Battle TV: Yahoo and Microsoft jump into the original-series game

The tech giants each announced separate plans to launch original programming to rival Nextflix, Hulu and Amazon

Published April 7, 2014 5:40PM (EDT)

Yahoo CEO Marissa Mayer          (AP/Peter Kramer)
Yahoo CEO Marissa Mayer (AP/Peter Kramer)

The original series field got a little more crowded today as both Yahoo and Microsoft released plans to create original streamable shows.

With the ability to stream TV shows and movies, the small screen has moved out of the living room and become mobile. Netflix took it one step further by adding "House of Cards," its Emmy-winning, original series, and several others including a reboot of "Arrested Development" and original drama "Orange Is the New Black." Amazon and Hulu also have original series such as "Alpha House" and "The Awesomes," and are introducing more.

The battle to lure binge-watchers continues with news that Yahoo is introducing four new shows, and Microsoft has tapped the likes of Seth Green, Michael Cera and Sarah Silverman to create six shows to be streamed via Xbox.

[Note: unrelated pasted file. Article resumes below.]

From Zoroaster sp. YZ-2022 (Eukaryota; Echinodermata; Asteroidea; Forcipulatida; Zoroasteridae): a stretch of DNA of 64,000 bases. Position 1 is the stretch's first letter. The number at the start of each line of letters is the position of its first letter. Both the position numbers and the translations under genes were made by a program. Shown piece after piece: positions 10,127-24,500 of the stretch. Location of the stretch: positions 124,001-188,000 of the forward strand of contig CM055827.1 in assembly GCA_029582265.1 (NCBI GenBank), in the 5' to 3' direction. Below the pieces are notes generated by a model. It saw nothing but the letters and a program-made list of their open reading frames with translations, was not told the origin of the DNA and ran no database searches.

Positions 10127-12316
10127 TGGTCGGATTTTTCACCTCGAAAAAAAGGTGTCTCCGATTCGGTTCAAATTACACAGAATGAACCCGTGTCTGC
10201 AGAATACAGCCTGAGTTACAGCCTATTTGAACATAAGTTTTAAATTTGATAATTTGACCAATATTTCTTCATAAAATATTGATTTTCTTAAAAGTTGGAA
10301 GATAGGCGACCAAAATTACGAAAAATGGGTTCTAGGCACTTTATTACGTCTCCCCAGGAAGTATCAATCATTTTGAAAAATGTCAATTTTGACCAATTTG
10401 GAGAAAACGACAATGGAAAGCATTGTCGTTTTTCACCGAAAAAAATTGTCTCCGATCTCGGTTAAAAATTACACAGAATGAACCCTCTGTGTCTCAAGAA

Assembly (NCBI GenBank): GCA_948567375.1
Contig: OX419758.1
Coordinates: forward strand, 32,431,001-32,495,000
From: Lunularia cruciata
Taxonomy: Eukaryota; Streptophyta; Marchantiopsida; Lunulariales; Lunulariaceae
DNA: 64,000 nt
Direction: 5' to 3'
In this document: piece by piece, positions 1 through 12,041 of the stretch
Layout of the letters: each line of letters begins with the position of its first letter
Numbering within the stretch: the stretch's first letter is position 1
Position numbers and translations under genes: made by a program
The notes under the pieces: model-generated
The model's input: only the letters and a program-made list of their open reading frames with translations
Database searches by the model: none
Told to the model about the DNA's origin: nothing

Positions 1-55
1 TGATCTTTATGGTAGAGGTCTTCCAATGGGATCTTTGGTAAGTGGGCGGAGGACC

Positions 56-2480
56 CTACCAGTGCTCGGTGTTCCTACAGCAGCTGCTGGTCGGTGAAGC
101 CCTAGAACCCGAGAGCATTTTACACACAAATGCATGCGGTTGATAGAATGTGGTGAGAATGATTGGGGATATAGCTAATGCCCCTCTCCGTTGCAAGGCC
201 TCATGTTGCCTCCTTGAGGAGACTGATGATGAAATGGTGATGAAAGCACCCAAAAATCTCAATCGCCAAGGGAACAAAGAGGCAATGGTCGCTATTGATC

According to the Verge, Microsoft's plans include a TV series based on the video game "Halo," directed by Steven Spielberg; a reality TV series about street soccer called "Every Street United"; a sci-fi drama called "Humans"; and several others. Some of the shows, like "Every Street United," will have games and interactive features associated with the show that you unlock as you watch.

Sources told the Wall Street Journal that Yahoo plans to release four half-hour comedies, and the budget per episode ranged from $700,000 to $1 million. The Huffington Post is reporting that Yahoo's CEO, Marissa Mayer, has been angling toward a wider video presence. At the end of last year Mayer wooed Katie Couric away from ABC News

Television itself is already a complex and competitive field. There is the long-standing battle between cable and broadcast networks, along with other tech companies carving out space by creating devices such as Roku, Apple TV and Google Chromecast to bring the Internet to your television and allow for streaming on a larger screen. Companies like Aereo allow streaming of broadcast network TV from tiny antennae. Of course, shows -- both streaming and not -- won't just be fighting for viewers but for advertisers. Let the TV wars begin.

h/t Huffington Post, The Verge, Wall Street Journal

By Sarah Gray

Sarah Gray is an assistant editor at Salon, focusing on innovation. Follow @sarahhhgray or email

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